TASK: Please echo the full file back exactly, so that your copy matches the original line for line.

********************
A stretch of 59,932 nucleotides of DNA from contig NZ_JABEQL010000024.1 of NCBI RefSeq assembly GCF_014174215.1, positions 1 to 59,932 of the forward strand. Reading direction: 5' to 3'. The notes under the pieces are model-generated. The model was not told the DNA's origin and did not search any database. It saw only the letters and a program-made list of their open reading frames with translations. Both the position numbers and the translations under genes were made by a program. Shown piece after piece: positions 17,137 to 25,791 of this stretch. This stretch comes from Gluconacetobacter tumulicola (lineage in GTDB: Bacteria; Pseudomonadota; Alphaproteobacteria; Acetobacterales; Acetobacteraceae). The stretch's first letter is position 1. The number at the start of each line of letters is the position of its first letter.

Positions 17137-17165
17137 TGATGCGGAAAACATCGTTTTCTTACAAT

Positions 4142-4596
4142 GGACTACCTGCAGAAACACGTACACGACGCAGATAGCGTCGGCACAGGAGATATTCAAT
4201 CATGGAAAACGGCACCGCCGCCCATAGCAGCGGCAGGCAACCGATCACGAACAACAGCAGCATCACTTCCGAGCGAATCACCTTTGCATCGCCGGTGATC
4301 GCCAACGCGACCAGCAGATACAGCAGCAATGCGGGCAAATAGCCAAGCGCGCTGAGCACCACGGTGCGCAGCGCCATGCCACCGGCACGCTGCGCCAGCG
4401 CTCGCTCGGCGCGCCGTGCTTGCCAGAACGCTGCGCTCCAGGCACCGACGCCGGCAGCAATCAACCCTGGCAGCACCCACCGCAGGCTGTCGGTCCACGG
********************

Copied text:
A stretch of 59,932 nucleotides of DNA from contig NZ_JABEQL010000024.1 of NCBI RefSeq assembly GCF_014174215.1, positions 1 to 59,932 of the forward strand. Reading direction: 5' to 3'. The notes under the pieces are model-generated. The model was not told the DNA's origin and did not search any database. It saw only the letters and a program-made list of their open reading frames with translations. Both the position numbers and the translations under genes were made by a program. Shown piece after piece: positions 17,137 to 25,791 of this stretch. This stretch comes from Gluconacetobacter tumulicola (lineage in GTDB: Bacteria; Pseudomonadota; Alphaproteobacteria; Acetobacterales; Acetobacteraceae). The stretch's first letter is position 1. The number at the start of each line of letters is the position of its first letter.

Positions 17137-17165
17137 TGATGCGGAAAACATCGTTTTCTTACAAT

Positions 4142-4596
4142 GGACTACCTGCAGAAACACGTACACGACGCAGATAGCGTCGGCACAGGAGATATTCAAT
4201 CATGGAAAACGGCACCGCCGCCCATAGCAGCGGCAGGCAACCGATCACGAACAACAGCAGCATCACTTCCGAGCGAATCACCTTTGCATCGCCGGTGATC
4301 GCCAACGCGACCAGCAGATACAGCAGCAATGCGGGCAAATAGCCAAGCGCGCTGAGCACCACGGTGCGCAGCGCCATGCCACCGGCACGCTGCGCCAGCG
4401 CTCGCTCGGCGCGCCGTGCTTGCCAGAACGCTGCGCTCCAGGCACCGACGCCGGCAGCAATCAACCCTGGCAGCACCCACCGCAGGCTGTCGGTCCACGG